Thursday, 29 May 2014

A British German National

This week brings you the second guest post by Jo Vietzke, further investigating anti-German sentiment in County Durham.
Postcard of views of Consett, c.1910 (D/CL 27/277/375)
D/CL 27/277/375 Postcard of views of Consett, c.1910
While I was researching the riot at Crook I also stumbled upon the story of the Yager family.  The anti-German violence in response to the sinking of the Lusitania was more contained in Consett  than the scenes that took place in Crook.  However, the windows of a pork butcher’s shop and of a chemist, both owned by members of the Yager family, were smashed.  This part of the reaction to the Lusitania particularly piqued my interest. 

On searching the 1911 census for the Yagers I found that Mary Yager was living with her daughter at the butcher’s shop that would later become the object of the mobs’ ire.   I was originally impressed with a woman and her daughter running a business which predominately employs men, even today.  It does appear as if she might have had some help from her son, Henry Fred, who is also listed as being a pork butcher on the 1911 census.  However, it was Mary and Sophia who lived at the shop and Mary who was listed as an “employer” while Henry and Sophia were her “workers”.  From the Kelly’s Directory for 1914 I also identified George Yager, another son, as owning the chemist’s shop next door.

The census stated that Mary, and all of her children, were born in England.  More curiously still, I found an entry on The National Archives catalogue stating that Mary had applied for English Naturalisation in April 1915.  For a while, I assumed that there must have been more than one Mary Yager, until I stumbled upon the “British Nationality and Status of Aliens Act, 1914”.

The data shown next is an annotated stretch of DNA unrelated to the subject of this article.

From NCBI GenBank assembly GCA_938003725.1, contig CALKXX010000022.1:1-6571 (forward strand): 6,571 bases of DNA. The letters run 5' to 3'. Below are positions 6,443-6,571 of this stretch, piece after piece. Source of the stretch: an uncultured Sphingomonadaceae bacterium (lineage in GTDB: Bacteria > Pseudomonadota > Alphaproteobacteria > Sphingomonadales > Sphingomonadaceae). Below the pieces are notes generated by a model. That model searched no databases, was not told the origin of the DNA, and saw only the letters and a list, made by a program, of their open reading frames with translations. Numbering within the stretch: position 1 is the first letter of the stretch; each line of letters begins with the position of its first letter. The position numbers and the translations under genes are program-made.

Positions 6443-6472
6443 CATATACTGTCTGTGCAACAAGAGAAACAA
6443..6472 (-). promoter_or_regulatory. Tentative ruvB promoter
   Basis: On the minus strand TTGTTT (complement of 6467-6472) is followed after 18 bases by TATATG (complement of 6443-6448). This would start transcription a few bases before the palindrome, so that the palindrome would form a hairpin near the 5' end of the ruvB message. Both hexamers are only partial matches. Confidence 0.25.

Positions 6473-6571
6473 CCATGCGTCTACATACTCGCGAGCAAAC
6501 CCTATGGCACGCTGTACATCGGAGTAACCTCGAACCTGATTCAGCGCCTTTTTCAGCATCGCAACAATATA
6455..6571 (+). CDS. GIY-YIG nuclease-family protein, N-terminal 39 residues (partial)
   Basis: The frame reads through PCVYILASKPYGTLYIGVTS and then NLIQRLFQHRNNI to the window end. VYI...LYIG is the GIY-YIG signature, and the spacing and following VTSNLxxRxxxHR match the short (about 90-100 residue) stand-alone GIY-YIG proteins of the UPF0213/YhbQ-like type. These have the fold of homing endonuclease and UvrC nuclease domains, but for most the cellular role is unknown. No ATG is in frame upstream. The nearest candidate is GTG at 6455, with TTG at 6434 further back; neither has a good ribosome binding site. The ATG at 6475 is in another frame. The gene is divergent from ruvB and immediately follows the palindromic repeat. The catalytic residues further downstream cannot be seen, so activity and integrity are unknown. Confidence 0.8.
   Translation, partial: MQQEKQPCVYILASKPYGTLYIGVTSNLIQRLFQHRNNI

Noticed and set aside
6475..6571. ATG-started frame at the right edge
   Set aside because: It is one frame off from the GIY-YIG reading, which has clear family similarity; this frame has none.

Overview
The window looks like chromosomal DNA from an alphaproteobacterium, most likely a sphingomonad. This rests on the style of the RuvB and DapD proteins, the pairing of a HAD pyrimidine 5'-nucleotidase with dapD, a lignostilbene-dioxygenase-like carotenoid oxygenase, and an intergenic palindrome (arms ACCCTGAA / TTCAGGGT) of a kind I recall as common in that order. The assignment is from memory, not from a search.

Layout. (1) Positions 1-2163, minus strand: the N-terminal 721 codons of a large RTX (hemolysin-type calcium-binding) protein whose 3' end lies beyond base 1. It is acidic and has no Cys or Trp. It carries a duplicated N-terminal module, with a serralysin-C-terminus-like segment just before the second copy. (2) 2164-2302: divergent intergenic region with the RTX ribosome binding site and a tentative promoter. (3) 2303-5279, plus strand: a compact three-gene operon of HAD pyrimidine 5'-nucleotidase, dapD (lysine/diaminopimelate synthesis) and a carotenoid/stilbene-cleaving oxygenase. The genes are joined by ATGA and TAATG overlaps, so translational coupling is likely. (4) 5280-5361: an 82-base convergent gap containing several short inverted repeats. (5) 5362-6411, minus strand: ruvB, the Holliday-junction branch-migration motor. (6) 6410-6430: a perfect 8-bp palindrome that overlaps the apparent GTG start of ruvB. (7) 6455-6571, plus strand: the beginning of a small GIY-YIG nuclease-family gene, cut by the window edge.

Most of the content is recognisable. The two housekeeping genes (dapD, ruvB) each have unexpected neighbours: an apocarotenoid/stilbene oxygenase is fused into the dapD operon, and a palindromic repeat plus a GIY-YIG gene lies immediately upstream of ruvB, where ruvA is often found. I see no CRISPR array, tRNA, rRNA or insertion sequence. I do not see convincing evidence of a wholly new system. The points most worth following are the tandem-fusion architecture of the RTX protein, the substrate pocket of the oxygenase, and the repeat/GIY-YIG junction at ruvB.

Because Mary Yager had been married to a man of a different nationality, the 1914 law said that she also took on that nationality.  Even though her husband had been dead for over 10 years, and she had been born and lived all of her life in England, she was deemed to be German!  According to the census, Mary had lived in Consett since before 1891.  She had brought up her family and they had established businesses in the town.  It is easy, from my point of view, 100 years distant from these events, to be amazed and astonished at how this family became a target for such hatred and violence.  Perhaps, if we are being charitable, the attack on the Yagers of Consett, could be said to illustrate the extreme nature of the times; where one peaceful neighbour might be turned on by another simply because of the nationality of their deceased husband.

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